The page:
Wednesday, February 25, 2009

Exposition Masquerading as Dialogue

Jenn's post yesterday got me thinking about some of the habits I've had to overcome since I began writing. One of my bad habits was thinking that because I'm using dialogue in a scene I'm showing and not telling. Unfortunately, that is not always true. This short article from illustrates this common pitfall and how to avoid it. I'm happy to say that I wasn't quite as bad as this example, but oft times our flawed techniques are subtle, which can make them harder to overcome.

"As You Know, Bob." -- Exposition Masquerading as Dialogue

If your dialogue sounds too stilted, you may have exposition passing itself off as dialogue. Dialogue's one and only purpose is to elucidate tension between characters. It is not, ever, ever, to convey information. A bad example of what I mean:

Exposition masquerading as dialogue: "As you know, Bob, we've been stuck on this desert island for twenty years, eating only the coconuts that grow on the one tree and fish which we catch with our hands. We have several vitamin deficiencies, and you've been picking your nose this whole time. Stop it, or I'm going to kill you!"


Dramatized exposition, and one line of dialogue: Ted pounded the coconut open with a rock. It wasn't quite ripe yet, but he was so tired of fish, and his fingernails stung in the salt water where they cracked and peeled.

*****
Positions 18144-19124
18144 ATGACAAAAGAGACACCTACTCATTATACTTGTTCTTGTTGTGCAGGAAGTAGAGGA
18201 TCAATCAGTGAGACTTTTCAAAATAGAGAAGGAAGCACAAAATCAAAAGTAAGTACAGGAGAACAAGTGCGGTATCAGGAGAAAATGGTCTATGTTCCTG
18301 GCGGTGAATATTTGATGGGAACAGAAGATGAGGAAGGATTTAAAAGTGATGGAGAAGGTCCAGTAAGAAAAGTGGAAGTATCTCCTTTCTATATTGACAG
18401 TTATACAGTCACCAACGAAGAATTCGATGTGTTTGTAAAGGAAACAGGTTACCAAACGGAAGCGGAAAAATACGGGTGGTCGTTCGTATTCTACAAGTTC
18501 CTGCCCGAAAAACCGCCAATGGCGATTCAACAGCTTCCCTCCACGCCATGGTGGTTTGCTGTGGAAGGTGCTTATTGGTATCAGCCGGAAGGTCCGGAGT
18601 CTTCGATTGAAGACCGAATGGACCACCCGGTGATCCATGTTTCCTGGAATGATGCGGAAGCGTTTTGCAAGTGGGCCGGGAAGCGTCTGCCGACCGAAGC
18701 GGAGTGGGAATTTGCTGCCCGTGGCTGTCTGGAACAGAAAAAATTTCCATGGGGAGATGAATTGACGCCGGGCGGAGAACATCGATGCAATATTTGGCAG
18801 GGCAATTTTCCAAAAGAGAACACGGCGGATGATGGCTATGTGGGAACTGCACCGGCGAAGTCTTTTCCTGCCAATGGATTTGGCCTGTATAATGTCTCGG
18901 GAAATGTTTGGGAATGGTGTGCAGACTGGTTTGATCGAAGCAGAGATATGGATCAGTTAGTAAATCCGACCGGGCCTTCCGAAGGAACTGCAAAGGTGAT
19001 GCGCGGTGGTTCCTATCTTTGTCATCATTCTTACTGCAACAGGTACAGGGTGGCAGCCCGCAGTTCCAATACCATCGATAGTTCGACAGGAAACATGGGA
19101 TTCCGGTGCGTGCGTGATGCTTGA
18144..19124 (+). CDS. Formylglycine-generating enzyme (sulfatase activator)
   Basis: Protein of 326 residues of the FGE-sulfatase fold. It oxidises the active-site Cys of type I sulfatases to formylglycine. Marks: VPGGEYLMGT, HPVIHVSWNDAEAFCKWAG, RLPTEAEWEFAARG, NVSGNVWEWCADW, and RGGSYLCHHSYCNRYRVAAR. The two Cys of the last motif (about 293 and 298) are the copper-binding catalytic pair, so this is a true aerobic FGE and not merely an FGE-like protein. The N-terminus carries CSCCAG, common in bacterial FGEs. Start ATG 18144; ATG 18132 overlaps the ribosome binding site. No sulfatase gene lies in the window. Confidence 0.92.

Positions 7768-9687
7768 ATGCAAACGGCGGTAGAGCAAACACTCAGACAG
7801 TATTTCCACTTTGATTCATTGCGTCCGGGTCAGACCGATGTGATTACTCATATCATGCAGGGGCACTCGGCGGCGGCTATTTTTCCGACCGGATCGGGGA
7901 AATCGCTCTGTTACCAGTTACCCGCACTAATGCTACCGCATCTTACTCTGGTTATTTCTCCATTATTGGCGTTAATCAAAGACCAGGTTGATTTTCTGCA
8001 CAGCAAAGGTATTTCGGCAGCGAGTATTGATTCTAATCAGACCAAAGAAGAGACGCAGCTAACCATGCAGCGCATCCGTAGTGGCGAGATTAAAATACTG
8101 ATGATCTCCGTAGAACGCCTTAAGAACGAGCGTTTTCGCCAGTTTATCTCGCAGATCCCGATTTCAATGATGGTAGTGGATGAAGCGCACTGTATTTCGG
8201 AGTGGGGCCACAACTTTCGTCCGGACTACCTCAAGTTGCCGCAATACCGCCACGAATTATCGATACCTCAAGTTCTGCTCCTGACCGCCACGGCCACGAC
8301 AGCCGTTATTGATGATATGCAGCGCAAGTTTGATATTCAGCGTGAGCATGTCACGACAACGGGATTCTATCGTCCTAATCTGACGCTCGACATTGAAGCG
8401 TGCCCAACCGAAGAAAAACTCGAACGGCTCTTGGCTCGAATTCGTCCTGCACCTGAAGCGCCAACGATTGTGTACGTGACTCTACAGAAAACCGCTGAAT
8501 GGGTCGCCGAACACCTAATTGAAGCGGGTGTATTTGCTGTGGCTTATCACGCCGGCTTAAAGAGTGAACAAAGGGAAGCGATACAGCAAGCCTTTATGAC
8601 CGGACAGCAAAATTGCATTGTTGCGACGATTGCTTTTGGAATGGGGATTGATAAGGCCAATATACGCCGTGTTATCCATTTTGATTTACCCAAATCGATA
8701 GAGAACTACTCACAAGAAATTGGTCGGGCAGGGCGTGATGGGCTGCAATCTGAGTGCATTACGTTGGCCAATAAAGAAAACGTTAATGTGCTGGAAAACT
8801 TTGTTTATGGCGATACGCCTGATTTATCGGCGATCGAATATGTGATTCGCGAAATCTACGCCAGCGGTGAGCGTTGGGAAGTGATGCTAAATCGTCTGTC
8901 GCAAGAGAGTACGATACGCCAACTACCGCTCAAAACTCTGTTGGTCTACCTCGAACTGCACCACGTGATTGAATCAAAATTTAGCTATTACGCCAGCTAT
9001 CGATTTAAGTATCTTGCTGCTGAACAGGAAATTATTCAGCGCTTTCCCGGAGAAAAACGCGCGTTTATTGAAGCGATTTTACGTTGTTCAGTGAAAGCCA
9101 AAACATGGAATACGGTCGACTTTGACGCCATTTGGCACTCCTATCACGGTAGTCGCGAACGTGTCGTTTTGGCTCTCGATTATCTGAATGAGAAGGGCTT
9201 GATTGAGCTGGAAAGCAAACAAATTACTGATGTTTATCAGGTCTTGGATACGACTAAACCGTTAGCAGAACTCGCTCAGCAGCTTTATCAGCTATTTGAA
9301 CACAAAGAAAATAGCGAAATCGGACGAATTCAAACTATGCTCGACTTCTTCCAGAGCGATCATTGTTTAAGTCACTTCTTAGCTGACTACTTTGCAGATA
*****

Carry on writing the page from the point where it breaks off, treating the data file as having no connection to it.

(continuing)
Bob sat on the beach a few yards away. He was picking his nose again. Again.

"Stop it!" Ted screamed and picked up the rock he had used to smash the green coconut into meaty fragments.


  1. OMGosh! This is hilarious! Seriously! I've been laughing sooo hard! You're brilliant, Candi! Just brilliant! LOL!

    I too, have been struggling with this same thing, especially while writing my current WIP Prince Tennyson.. because it's from a ten year old girl's POV it makes it so hard for me. It's written in almost diary format and I've been struggling to find that fine line between showing and telling--even though 90% of the book is her telling the reader what happens, I still have to make sneak in there and act like it's really showing! LOL! When I tell people that this is the hardest book I've ever written, I'm not kidding! It's seriously, the HARDEST book I've ever written... LOL!
    Gonna stop whining now! LOL! Thanks for posting this! Jenni

  2. Awesome. Yes. It's good to remember that it's better to write really good narration than try and make your dialogue tell the history. It always sounds fake when your characters are explaining things merely for the reader.

  3. Very good point and something I find myself doing occasionally even still. It really does make the conversation ring false if you do this. Great examples :D

  4. LOLOL! I love the examples! I really needed this lesson, because through some of the examples I was thinking "that's not too bad"! I will definately read that link, I'm going to need all the help I can get! LOLOL!



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